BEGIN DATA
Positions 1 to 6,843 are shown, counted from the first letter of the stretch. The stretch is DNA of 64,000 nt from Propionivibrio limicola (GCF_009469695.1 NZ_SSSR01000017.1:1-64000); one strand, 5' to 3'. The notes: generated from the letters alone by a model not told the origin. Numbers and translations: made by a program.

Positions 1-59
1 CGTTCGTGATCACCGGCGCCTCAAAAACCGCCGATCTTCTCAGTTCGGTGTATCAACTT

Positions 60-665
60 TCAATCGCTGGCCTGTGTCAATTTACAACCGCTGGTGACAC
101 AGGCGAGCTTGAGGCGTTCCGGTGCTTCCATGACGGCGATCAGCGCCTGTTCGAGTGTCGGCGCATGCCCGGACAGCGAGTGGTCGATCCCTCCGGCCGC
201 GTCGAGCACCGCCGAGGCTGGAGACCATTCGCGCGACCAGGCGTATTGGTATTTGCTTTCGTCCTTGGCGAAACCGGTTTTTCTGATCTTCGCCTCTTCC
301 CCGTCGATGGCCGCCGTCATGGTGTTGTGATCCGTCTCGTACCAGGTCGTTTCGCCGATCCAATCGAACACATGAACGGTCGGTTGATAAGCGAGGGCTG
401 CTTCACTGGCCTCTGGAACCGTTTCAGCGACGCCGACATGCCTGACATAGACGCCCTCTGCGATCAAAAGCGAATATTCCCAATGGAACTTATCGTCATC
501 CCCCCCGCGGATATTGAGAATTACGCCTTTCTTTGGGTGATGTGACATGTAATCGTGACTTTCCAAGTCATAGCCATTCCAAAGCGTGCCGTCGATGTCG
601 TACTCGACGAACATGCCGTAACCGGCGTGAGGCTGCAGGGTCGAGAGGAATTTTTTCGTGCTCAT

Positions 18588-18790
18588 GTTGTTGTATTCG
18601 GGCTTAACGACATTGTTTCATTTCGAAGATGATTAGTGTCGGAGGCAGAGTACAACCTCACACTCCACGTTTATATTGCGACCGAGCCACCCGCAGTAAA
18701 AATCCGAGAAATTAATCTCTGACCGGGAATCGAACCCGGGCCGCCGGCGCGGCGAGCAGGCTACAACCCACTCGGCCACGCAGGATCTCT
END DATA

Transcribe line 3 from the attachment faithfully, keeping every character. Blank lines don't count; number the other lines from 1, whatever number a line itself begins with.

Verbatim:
1 CGTTCGTGATCACCGGCGCCTCAAAAACCGCCGATCTTCTCAGTTCGGTGTATCAACTT